One Laptop Promise Per Mongolia Child

   
   
   
   
   

In the midst of OLPC production delays, we now seem to have the first Give Many participant, and he's a character.


OLPC donor John L. Thornton

John L. Thornton, Professor and Director of Global Leadership at Tsinghua University in Beijing and former President and former Co-COO of Goldman Sachs, so he is able to donate XO's and he knows how to execute a successful implementation.

He is also an Intel director and Chairman of the Finance Committee of the Board, which makes his One Laptop Per Child connection all that more interesting:

President Nambaryn Enkhbayar of Mongolia announced today his commitment to provide every child in his nation with a connected laptop by the end of 2010.

As a first step toward making this a reality Professor Nicholas Negroponte, and Mr. Nyamaa Enkhbold, Minister for Foreign Affairs of Mongolia, agreed to launch the OLPC initiative in Mongolia as early as January 2008 and signed a Memorandum of Understanding (MOU) thereof in the presence of President Enkhbayar. In January, Mongolia and OLPC plan to launch a pilot project providing 20,000 units of the acclaimed XO laptops,

The realization of this project in Mongolia comes through the ongoing support of Mr. John L. Thornton, and builds upon the work of two MIT students, Enkhmunkh Zurgaanjin and Jan Jungclaus, who spent the summer of 2007 in Mongolia promoting the concept and spreading the word.

Now why would a Intel director support XO donations to Mongolia? And how much should we believe the government angle in this press release? If we look back, didn't Libya also sign a MOU with OLPC? And what have we heard from them since? Only this reflection on it during the OLPC analyst meeting:

Promises empty as Mongolia?
Negroponte: Libya, interestingly enough, is entertaining giving its neighbor 125,000.

Interviewer: They ordered a million, didn't they? That was put out in the press release.

Negroponte: That was put out in the press release, but again press releases are worth… when the time comes, that is in August, we'll do a smaller amount in Libya.

So is that what we have to look forward to with Mongolia's government? An initial order of 20,000 XO laptops, or $4 million dollars, announced with a big bang and then followed up with…?

You know I am starting to tire of hearing about One Laptop Per Child of Country X that starts with Nicholas Negroponte shaking hands with a President. Didn't he learn his lesson about their promises already: Presidents loving laptops doesn't equal Ministers buying XO's.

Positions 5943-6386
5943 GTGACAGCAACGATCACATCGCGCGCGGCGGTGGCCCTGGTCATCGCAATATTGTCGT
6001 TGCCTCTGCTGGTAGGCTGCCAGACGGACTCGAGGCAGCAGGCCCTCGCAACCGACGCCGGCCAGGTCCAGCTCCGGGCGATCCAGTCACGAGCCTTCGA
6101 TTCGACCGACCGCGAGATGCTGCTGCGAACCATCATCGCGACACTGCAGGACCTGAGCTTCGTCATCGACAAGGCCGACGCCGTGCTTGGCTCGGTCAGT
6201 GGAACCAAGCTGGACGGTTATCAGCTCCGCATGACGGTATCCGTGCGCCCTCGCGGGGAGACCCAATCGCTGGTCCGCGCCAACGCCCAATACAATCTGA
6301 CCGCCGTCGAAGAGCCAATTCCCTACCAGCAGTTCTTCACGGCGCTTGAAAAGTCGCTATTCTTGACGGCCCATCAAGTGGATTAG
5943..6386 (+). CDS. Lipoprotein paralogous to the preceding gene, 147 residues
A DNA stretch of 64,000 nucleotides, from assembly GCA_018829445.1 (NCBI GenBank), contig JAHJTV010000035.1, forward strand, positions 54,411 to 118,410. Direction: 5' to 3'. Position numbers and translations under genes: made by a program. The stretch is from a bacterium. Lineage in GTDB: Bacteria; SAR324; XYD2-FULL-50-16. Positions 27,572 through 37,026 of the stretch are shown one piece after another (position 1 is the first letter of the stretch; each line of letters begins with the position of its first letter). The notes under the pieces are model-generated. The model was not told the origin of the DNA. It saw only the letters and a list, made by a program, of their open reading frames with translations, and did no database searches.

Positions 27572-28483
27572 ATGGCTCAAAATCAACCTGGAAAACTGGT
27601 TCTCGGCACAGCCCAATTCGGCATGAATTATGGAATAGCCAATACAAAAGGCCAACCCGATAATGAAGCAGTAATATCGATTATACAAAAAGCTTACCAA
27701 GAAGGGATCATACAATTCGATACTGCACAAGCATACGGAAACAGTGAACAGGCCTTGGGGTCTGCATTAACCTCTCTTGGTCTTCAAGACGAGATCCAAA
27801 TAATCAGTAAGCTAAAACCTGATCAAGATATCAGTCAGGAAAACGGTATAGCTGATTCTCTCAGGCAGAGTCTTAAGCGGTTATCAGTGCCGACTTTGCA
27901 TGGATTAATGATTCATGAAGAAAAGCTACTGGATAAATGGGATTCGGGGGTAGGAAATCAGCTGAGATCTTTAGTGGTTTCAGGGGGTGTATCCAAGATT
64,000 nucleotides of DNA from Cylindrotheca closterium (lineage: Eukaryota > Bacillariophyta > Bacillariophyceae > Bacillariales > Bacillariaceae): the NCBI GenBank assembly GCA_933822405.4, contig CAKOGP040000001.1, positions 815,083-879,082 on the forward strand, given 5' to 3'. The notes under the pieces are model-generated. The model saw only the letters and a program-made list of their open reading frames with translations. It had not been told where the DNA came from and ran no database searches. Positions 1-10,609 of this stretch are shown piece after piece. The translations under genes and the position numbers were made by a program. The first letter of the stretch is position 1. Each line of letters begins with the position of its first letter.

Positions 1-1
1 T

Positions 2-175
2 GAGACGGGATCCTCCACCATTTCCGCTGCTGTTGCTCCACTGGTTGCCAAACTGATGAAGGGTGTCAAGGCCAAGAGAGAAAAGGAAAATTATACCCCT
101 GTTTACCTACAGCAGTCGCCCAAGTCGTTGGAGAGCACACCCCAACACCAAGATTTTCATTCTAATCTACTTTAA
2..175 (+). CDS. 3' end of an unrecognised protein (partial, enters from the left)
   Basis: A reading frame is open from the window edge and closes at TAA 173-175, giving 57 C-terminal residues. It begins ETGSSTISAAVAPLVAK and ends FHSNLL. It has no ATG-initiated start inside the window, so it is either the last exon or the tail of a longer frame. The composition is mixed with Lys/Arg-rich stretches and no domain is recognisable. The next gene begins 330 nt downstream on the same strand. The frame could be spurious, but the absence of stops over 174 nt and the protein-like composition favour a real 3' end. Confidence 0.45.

Doesn't John L. Thornton know that the best OLPC Mongolia implementation plan would start local. With school districts - parents, teachers, even school administrators - who are involved from the very beginning? Not showboating Presidents and Ministers of Foreign Affairs.

I would've expected more from a successful professional familiar with the developing world. I would have expected an OLPC Oceania approach at the very least.

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5 Comments

Yeah, it will definitely be very interesting to see how that all works out in Mongolia...

And thanks again for linking to my Flickr album via my Gobi photo! :-)

I want to buy G1G1. Will my child be able to email the child receiving the free one overseas? I want my child to learn about giving and receiving?

I am an educator of twenty four years in my home town in Ohio. I teach children that do not have coats to wear to school in the winter or food on their table at night and am wondering why a fellow educator, in my own country, has chosen to enrich the lives of children of other countries instead of working with the school districts and poor families of his own country first. I am outraged and ashamed to call this gentleman a keeper of children's dreams and futures. Mr. Negroponte, could you please respond, personally, or come to my school district to see how our prescious children struggle to understand the world without enough laptops or computers in their school system let alone the lack thereof in their own home?

Candace,

It's a common misperception that OLPC is paying for the laptops. The way the program works the government buys the laptops and directs them to the school system. Your question should be directed to your local, state and federal education officials to ask them to purchase laptops for your students.

"Doesn't John L. Thornton know that the best OLPC Mongolia implementation plan would start local. With school districts - parents, teachers, even school administrators - who are involved from the very beginning? Not showboating Presidents and Ministers of Foreign Affairs."

Well, yes and no. Mongolia is one of those countries that is very centrally, top-down oriented. So, often projects make as much sense if the Ministers get on board first as if parents started a charge. The bigger concern is probably going to be the fact that the country is heading into national elections this summer.

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